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With thousands of sales reps out on the field, competing for sales of their products on limited retail shelf space, selling your wines can be a tricky business. But if you know the basic do’s and don’ts of selling then you will find success not only in finding new buyers but also in retaining the accounts you already sell to.
Sid Patel, CEO of Beverage Trade Network knows a thing or two about what sales reps in the industry should never do. Over his 17 years of being in the industry, Sid knows what a great sales rep looks like, and how they can sell to their accounts effectively.
Retailers always prefer to see their sales reps and give orders in person, especially if it’s the first time. Make sure you set up an in-person meeting with your buyer instead of giving them a call and trying to get an order on the phone. Personal interaction will set the right tone for a long-term relationship with your retailer.
If you are seeing the account manager on Monday at 10 am this week, make sure you show up on Monday at 10 am the next week too. Your discipline of coming in at the same time every week shows the buyer that you’re strategically prepared for the next order. More importantly, retailers will expect you at that time every week, which means that they will think about your products and start preparing orders for you in advance. They will know to keep their calendar free at that time knowing that this is your time to come in to meet them. This may also translate to you not needing to wait or come back another time to meet the retailer making both your and their job easier.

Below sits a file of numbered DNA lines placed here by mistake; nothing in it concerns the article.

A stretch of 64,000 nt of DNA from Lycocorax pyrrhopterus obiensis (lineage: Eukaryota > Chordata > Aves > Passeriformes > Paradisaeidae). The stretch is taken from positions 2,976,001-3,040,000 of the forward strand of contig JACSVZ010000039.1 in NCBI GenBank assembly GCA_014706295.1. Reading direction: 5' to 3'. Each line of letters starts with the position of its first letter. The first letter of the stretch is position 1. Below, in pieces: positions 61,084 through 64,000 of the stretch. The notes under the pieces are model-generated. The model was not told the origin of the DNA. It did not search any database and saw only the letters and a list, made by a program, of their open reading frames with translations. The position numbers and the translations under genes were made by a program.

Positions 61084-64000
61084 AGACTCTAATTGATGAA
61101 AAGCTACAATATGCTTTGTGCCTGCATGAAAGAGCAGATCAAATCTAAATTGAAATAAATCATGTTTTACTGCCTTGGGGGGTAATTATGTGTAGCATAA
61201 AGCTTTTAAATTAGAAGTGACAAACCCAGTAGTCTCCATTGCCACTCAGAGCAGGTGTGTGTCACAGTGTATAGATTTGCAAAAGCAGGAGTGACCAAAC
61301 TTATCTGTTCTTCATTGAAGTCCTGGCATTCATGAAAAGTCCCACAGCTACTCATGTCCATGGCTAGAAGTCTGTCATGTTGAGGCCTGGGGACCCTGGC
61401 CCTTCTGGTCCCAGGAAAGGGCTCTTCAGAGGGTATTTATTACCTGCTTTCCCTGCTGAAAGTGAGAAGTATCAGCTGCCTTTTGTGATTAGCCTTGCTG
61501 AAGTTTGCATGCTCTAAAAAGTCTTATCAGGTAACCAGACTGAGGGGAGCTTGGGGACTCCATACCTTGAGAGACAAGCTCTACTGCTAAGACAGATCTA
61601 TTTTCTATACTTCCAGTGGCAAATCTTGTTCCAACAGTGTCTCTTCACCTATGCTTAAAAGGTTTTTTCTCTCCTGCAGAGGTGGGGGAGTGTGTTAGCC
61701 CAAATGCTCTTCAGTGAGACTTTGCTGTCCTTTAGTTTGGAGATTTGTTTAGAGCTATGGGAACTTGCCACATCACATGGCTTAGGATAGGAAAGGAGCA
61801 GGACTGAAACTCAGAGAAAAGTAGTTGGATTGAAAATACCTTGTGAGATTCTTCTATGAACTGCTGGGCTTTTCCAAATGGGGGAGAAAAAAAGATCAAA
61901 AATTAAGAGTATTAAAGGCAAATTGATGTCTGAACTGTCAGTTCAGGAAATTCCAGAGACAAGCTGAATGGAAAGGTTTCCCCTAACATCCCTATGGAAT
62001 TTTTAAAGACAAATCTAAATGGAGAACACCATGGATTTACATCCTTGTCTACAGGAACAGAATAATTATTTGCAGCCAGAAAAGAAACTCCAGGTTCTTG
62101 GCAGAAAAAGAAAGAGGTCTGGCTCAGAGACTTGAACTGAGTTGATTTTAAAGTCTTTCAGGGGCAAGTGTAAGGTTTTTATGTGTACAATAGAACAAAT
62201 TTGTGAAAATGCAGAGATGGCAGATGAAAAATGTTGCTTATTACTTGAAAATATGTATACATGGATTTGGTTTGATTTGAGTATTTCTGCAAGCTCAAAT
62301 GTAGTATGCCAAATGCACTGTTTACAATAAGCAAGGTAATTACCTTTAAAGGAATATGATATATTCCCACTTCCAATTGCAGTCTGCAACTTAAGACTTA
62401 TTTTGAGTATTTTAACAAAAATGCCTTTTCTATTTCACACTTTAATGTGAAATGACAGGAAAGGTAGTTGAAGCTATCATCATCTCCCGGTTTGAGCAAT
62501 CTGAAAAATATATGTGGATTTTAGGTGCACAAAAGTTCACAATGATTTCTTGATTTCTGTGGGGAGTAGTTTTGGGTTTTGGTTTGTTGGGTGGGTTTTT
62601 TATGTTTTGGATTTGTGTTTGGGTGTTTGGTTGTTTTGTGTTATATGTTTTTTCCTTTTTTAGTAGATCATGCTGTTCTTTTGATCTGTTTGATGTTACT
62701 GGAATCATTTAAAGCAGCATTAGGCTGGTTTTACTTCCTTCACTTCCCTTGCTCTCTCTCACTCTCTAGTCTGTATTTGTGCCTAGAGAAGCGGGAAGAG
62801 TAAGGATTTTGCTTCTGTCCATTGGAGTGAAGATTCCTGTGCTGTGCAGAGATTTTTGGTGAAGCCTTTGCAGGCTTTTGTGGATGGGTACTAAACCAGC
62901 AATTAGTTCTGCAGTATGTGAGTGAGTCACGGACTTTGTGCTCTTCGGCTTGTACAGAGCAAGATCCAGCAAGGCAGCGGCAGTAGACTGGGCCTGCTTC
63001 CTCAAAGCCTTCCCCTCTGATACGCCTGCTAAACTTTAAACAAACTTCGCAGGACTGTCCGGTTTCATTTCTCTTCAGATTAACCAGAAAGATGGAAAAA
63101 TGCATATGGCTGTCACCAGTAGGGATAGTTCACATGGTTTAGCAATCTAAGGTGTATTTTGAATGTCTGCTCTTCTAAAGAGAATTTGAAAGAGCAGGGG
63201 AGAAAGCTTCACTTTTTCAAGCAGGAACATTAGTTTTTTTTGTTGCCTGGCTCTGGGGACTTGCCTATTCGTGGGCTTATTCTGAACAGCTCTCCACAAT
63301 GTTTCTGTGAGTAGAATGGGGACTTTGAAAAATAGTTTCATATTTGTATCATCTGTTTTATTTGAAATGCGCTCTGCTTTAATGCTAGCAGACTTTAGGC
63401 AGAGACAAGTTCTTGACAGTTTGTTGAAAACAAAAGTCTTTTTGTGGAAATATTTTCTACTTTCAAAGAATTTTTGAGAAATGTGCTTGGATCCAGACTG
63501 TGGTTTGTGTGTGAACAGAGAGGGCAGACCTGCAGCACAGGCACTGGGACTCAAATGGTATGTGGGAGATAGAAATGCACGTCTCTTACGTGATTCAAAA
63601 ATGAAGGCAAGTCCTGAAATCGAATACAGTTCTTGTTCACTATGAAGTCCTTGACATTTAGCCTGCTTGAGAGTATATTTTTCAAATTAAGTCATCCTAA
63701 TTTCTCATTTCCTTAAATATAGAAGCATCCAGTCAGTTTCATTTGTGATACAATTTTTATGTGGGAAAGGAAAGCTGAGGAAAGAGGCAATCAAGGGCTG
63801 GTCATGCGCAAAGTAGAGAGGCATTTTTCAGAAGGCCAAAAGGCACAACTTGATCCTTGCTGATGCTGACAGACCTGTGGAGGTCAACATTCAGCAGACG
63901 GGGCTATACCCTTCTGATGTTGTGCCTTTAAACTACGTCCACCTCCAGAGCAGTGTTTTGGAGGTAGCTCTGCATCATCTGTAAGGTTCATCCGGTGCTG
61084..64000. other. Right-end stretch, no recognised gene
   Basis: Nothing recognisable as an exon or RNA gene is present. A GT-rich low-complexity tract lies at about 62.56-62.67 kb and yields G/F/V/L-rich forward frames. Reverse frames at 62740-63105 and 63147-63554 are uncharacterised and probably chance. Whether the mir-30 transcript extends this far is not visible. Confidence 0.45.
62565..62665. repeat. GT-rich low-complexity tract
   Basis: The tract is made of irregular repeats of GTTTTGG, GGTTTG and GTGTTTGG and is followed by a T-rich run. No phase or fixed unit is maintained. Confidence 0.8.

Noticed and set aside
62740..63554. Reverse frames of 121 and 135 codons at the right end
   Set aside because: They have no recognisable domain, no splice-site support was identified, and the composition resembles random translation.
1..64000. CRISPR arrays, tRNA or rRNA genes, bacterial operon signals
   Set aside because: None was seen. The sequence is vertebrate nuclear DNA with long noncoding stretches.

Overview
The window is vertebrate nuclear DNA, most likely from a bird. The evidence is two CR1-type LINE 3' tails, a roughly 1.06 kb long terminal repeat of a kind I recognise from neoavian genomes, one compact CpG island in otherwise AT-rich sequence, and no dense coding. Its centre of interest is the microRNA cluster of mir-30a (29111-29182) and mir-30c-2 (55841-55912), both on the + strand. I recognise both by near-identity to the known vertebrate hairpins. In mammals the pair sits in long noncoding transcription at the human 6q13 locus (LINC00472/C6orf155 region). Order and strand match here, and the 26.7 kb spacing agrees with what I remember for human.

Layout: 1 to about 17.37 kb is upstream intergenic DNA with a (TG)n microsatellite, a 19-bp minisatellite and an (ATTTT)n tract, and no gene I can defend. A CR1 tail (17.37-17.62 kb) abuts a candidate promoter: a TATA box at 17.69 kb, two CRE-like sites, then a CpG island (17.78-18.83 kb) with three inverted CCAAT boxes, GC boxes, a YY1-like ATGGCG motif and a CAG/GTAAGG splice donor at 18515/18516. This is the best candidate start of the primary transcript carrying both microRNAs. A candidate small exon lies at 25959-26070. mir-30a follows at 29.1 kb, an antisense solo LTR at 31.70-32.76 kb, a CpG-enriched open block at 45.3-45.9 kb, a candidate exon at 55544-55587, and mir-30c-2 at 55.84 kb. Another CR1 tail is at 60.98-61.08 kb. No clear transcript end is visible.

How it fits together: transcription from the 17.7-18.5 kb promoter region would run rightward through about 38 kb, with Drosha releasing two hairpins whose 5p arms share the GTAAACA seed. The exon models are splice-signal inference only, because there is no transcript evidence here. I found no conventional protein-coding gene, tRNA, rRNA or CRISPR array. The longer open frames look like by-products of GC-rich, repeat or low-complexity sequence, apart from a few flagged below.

Buyers usually have meetings lined up all week, so if you’re planning to stop by, don’t give them an estimated time. Instead of saying “I will stop by next week when I’m in the area,” ask“I will be coming at 11 am on Tuesday, would that work for you?” Assure your accounts that you are precise and that they can count on you to appear as promised.
As a sales rep, you need to get used to waiting for the buyer. The majority of the time, buyers are busy with their customers, other reps, or bigger brands that came before you. It’s best to be patient and wait for your turn. Never leave your buyer’s office saying things like ‘here is the info, I will get back to you next week’. Instead, ask to come back at a later time.
When retailers give you an order, you should be able to tell them if a particular wine in a certain quantity is available or not. Never tell your retailer ‘let me check with my office and confirm your order’. There are going to be many other reps with the same varietal you’re offering, at a similar price point. Making your retailer wait for confirmation can easily gravitate them towards other brands.
One of the main things buyers look at is the price of your wines. So make sure you have all your prices on hand, with the best discounts and deals you can offer the buyer.
In order to serve your convenience don’t inconvenience the retailer’s prime stars - their customers. These spots are reserved for buyers to come in, make their purchases and make a quick exit. The retailer would not like to hear of a customer not being able to find a parking spot, because it was taken by you! Some customers may also be making a bigger purchase and would not like to carry the heavy stock back to their car parked some distance away. There are usually other spots you can park at and walk the short distance to the retail store.